Similar in theory if not in shape, the chicken briouat appetizer was just as delicious. These easily manageable cigar-like rolls were vibrant, with centers accented by caramelized onions, spinach, fresh thyme, and a serious punch of orange zest. Another starter, Moroccan baked phyllo rolls, was nearly identical, with the exception that shrimp and scallops replaced the poultry interior. We found these just a bit fishy, however.

Main courses continue displaying North African roots with details imported from across the Mediterranean Sea. In fact, so many cultural touches can combine here that it's often difficult to decipher dishes like the "grilled marinated filet mignon with wild mushrooms potato pavé and 'tchaktchouka' spicy Maghreben roasted tomato-peppers sauce and garlic spinach." Allow me to translate. This entrée turned out to be a wonderful hunk of buttery beef, accompanied by an earthy, forest-hinting mixture of mushrooms and potatoes. The meat itself was dressed with a piquant, concentrated tomato-pepper sauce that delivered complexity in every mouthful.

Other entrées were more straightforward but no less accomplished. I particularly delighted in a fillet of salmon that had been wrapped in grape leaves and grilled. I am not usually a fan of grape leaves when they're served moist and cold as dolmas, but the cooking process had softened the fibers and lessened the tang of the leaves. As a result, they were an interesting contrast to the meatier salmon, which had been intensified by a pleasantly pungent star anise-orange sauce and propped over a barley pilaf scented with fresh mint.

It's also possible to go completely, traditionally North African without sacrificing any of the skill level associated with some of the more unusual fusion dishes. For instance, Tunisian chicken tagine was a wonderful take on this regional stew, which is named for the domed pot in which it is cooked. A double breast of boneless chicken had been grilled, then doused with a preserved lemon that pleased as much as it puckered. The chicken was garnished with caramelized onions and cracked, pitted green olives, and partnered by potatoes that had been roasted with a mildly spiced harissa (a chili-garlic mixture as necessary to Tunisians as ketchup is to Americans).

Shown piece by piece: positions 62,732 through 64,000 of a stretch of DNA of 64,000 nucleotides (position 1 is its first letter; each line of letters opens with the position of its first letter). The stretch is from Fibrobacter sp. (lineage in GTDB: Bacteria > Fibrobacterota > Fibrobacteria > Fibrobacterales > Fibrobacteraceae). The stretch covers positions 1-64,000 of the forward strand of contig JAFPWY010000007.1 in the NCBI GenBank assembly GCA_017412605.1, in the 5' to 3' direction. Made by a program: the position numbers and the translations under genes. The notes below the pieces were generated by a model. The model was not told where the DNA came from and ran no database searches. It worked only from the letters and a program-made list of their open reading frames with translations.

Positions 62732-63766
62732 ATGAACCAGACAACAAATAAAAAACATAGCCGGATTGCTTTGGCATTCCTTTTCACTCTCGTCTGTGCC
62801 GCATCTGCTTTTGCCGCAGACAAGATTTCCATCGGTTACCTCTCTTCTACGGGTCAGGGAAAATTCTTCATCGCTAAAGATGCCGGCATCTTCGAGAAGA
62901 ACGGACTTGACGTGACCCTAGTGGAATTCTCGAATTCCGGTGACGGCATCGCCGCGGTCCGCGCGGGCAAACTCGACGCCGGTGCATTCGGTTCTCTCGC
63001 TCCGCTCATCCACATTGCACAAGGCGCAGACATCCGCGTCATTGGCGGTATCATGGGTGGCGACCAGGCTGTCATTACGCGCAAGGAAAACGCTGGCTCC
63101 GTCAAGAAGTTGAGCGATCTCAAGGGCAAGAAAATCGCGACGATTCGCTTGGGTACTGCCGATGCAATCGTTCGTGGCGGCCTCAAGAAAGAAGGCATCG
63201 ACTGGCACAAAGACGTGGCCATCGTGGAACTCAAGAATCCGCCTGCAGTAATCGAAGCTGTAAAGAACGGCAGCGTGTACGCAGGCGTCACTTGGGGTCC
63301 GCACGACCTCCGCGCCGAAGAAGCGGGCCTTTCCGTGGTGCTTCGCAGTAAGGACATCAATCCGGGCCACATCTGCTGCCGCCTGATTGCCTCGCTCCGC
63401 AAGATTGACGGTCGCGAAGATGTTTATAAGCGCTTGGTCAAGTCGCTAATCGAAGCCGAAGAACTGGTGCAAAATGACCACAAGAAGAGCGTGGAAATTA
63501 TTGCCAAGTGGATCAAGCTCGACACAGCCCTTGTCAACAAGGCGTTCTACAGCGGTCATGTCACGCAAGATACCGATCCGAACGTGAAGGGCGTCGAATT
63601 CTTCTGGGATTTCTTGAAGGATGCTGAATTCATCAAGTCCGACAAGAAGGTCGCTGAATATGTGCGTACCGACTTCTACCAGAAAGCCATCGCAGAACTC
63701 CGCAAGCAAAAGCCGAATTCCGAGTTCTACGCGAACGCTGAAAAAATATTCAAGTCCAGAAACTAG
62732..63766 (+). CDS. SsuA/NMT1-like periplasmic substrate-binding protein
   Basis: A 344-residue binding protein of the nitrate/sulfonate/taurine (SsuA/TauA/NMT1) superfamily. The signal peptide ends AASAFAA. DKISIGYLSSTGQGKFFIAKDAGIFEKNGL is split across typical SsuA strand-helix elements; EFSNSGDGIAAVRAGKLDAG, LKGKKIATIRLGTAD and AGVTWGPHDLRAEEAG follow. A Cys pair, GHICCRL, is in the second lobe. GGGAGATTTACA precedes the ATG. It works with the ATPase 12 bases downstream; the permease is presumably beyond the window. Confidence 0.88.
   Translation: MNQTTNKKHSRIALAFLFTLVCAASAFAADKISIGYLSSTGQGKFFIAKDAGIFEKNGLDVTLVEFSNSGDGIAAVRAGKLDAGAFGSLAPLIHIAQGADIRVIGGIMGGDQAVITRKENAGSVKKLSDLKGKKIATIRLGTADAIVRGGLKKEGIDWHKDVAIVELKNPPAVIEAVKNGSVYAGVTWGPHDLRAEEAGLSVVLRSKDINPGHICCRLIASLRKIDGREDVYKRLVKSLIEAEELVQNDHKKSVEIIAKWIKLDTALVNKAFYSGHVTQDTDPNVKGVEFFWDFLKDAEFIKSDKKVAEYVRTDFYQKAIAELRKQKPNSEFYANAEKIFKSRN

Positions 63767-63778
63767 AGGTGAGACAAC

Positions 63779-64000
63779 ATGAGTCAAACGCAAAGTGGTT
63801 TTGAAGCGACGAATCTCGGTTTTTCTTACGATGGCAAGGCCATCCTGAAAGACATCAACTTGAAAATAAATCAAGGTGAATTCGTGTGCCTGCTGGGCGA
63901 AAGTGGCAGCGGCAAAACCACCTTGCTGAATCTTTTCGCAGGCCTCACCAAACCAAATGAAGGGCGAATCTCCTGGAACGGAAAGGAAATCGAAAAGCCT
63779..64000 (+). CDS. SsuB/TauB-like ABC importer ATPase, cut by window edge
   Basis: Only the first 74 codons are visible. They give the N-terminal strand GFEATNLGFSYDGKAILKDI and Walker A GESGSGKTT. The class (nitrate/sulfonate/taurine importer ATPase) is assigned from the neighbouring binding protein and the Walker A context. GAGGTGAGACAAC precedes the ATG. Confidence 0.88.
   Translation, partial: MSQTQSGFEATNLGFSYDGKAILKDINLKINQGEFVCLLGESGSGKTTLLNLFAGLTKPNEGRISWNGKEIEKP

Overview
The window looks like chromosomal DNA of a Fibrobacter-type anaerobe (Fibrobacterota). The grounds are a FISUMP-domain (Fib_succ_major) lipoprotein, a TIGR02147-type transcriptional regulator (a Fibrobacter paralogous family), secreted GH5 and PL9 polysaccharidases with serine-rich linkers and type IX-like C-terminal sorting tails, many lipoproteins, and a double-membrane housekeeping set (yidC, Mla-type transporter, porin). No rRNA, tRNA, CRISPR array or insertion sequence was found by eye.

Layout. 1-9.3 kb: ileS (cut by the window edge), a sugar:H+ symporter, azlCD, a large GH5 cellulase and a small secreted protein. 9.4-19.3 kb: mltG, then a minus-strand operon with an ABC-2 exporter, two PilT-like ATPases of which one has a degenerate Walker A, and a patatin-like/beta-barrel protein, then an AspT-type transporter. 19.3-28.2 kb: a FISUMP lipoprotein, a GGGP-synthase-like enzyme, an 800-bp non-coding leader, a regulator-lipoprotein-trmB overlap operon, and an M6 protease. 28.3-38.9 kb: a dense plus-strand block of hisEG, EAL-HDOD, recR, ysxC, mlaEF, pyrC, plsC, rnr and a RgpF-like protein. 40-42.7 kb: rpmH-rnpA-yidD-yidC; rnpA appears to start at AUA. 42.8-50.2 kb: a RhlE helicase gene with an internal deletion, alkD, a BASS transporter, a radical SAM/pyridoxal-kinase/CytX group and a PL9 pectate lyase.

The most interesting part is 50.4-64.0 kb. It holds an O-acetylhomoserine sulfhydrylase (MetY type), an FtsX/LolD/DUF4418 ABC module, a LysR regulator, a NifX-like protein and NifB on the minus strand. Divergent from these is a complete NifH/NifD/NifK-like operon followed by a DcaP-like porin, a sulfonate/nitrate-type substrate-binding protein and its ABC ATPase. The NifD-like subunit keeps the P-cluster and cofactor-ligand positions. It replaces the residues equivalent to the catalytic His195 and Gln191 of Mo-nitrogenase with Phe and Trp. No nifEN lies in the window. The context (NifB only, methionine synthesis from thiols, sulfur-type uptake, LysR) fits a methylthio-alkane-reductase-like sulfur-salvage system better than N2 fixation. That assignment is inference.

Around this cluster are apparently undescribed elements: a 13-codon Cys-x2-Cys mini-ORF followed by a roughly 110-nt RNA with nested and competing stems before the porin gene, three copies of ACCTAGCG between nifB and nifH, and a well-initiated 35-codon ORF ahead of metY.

The same juicy, grilled chicken is available over some of the fluffiest couscous I've ever had, with each grain separate yet somehow incorporating into a complete whole. The couscous is a perfect foil for the "royal combination," which highlights lamb chops about as big as my pinky finger and homemade sausages so fresh and supple, it was as if they'd been sourced directly from the Kasbah.

Don't let any of this sound too good to you, however. El Baraka doesn't always have every dish that's on the menu available, and you usually won't know what's been axed until you try to order it. For instance, one evening, the kitchen had 86ed the Napoleon of roasted vegetables and goat cheese; the tapenade salad with shaved fennel, radish, celery, pine nuts, and Parmesan cheese; and even the "soup of the moment," which we supposed had only "momentarily" run dry. We were only temporarily disappointed, though, by the lack of availability of chocolate ravioli with sweet saffron sauce. Consolation came in the form of a pomegranate-cheesecake börek, or Turkish phyllo dough pastry, that emphasized the tangy creaminess of the interior. Chase it with some Moroccan mint tea and a hip-shaking turn with the belly dancer around the dance floor and you may just feel like a fountain falling in a magical forest. Or something like that.

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Jen Karetnick is an award-winning dining critic, food-travel writer, and author of the books Ice Cube Tray Recipes, Mango, and The 500 Hidden Secrets of Miami.
Contact: Jen Karetnick